6. 6. How TIAA-CREF Can Help TIAA-CREF is ready to work with your financial advisor. Our advisor website www.tiaa-cref.org/advisors provides a range of services and facilities to make it easy for professionals to conduct business on your behalf. Your advisor can also use the site to access account information and perform transactions for you, if you have authorized him or her to do so. In addition, TIAA-CREF provides a wide range of retirement planning services you can access directly, as well as products to serve a full range of savings goals and insurance needs. T find out about what TIAA-CREF o has to offer – or to speak with a TIAA-CREF representative concerning the use of financial planners – please call us at 1 800 842-2776, 8 a.m. – 11 p.m. ET weekdays and 9 a.m. – 6 p.m. ET weekends.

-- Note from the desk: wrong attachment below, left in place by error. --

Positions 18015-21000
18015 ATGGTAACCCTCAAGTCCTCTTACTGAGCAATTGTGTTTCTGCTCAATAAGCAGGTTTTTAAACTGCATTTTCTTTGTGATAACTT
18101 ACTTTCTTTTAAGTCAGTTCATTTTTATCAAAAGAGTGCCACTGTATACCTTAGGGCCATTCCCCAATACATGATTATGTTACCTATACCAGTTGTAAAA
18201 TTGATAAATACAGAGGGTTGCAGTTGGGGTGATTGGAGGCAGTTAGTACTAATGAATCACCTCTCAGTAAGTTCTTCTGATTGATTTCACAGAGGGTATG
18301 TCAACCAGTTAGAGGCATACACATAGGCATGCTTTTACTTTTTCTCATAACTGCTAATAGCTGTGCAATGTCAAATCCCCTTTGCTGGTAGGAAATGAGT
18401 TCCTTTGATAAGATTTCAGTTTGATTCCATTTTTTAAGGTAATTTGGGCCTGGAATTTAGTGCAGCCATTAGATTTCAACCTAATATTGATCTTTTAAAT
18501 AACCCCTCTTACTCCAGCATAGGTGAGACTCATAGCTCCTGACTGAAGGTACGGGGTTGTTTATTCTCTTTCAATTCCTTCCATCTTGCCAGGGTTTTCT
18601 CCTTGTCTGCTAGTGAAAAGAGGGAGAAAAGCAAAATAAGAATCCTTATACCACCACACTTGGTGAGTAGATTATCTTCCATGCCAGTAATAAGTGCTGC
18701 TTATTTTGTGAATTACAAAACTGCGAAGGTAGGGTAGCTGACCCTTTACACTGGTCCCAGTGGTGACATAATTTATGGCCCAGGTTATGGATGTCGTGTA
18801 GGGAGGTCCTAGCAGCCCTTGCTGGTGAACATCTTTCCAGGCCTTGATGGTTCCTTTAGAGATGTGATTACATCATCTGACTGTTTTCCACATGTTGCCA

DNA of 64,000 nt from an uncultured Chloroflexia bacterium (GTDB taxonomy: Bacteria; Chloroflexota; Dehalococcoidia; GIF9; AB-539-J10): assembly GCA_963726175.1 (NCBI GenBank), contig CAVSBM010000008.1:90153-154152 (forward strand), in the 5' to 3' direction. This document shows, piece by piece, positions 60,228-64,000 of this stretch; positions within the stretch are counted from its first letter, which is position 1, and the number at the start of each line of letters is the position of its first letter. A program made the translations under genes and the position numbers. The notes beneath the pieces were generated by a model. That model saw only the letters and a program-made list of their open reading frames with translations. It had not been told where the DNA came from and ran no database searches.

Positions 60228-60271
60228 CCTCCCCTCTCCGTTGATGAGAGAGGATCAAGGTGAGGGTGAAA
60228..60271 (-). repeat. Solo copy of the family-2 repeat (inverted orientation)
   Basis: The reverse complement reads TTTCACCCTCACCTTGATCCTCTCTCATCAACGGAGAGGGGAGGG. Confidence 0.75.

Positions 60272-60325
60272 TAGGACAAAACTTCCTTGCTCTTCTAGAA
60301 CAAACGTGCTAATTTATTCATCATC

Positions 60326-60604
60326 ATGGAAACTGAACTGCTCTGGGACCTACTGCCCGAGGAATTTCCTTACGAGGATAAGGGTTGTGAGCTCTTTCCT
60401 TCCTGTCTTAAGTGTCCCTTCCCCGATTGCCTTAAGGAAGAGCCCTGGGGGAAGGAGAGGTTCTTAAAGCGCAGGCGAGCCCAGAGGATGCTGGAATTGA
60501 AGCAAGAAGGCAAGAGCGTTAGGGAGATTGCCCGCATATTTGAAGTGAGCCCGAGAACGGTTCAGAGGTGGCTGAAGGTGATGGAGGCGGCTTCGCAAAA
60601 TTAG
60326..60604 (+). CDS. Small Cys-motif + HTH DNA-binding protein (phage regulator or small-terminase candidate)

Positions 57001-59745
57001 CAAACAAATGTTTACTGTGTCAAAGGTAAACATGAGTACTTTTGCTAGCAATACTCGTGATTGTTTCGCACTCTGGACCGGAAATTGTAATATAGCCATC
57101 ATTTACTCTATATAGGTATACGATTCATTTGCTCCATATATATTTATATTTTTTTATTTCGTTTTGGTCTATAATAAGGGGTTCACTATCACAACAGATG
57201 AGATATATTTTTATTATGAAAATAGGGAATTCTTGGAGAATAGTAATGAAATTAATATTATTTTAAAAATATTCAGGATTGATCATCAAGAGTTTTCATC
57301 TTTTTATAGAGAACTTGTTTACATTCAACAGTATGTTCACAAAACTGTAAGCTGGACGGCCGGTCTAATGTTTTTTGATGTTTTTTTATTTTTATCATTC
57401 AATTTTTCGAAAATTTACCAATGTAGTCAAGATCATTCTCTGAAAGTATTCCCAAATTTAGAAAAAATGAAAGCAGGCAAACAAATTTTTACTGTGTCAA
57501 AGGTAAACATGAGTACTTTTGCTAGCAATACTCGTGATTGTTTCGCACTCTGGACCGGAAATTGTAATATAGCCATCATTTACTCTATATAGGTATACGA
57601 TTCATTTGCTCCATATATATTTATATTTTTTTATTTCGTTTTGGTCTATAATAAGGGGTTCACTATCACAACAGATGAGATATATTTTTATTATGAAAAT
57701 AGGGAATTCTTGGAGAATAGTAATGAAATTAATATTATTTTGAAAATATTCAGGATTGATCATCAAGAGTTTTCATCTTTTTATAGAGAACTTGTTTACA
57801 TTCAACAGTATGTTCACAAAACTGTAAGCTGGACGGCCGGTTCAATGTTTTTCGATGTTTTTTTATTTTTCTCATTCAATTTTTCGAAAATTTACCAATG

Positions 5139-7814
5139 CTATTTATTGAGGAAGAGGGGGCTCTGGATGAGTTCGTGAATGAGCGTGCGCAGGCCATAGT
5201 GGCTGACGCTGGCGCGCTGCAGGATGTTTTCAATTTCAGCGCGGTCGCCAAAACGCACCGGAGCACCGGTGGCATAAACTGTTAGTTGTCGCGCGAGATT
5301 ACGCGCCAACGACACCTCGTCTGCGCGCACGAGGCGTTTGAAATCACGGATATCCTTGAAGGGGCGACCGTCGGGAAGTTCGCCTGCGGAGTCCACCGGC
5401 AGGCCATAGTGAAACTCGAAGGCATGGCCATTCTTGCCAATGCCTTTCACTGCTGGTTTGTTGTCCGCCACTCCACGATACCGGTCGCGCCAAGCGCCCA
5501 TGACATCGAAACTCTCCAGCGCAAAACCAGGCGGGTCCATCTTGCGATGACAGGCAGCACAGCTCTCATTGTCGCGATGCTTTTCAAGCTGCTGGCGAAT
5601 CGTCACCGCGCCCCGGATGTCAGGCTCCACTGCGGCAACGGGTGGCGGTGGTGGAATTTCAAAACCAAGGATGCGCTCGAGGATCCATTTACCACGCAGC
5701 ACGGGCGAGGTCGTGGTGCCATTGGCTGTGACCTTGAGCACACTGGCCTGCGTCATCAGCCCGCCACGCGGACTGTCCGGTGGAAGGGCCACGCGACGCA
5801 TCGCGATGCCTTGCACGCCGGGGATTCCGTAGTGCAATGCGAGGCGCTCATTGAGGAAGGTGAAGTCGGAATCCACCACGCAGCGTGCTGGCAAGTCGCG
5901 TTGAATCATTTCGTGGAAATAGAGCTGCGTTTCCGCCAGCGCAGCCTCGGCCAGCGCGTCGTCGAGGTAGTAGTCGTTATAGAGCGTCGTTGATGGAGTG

7. 7. Questions for Prospective Advisors What professional designations do you hold? What is your educational background and recent employment history? What is your specific area of expertise? How are you compensated? What hourly rate, flat fee, and/or commission do you charge? Do you always disclose, in advance, the types of compensation you receive? May I have a copy of your Form ADV? Are you a full-time planner or is your practice incidental to other activities? Have you ever been cited by a professional or regulatory organization or been sued by a client? Can you provide references? Get the answers to these questions in writing.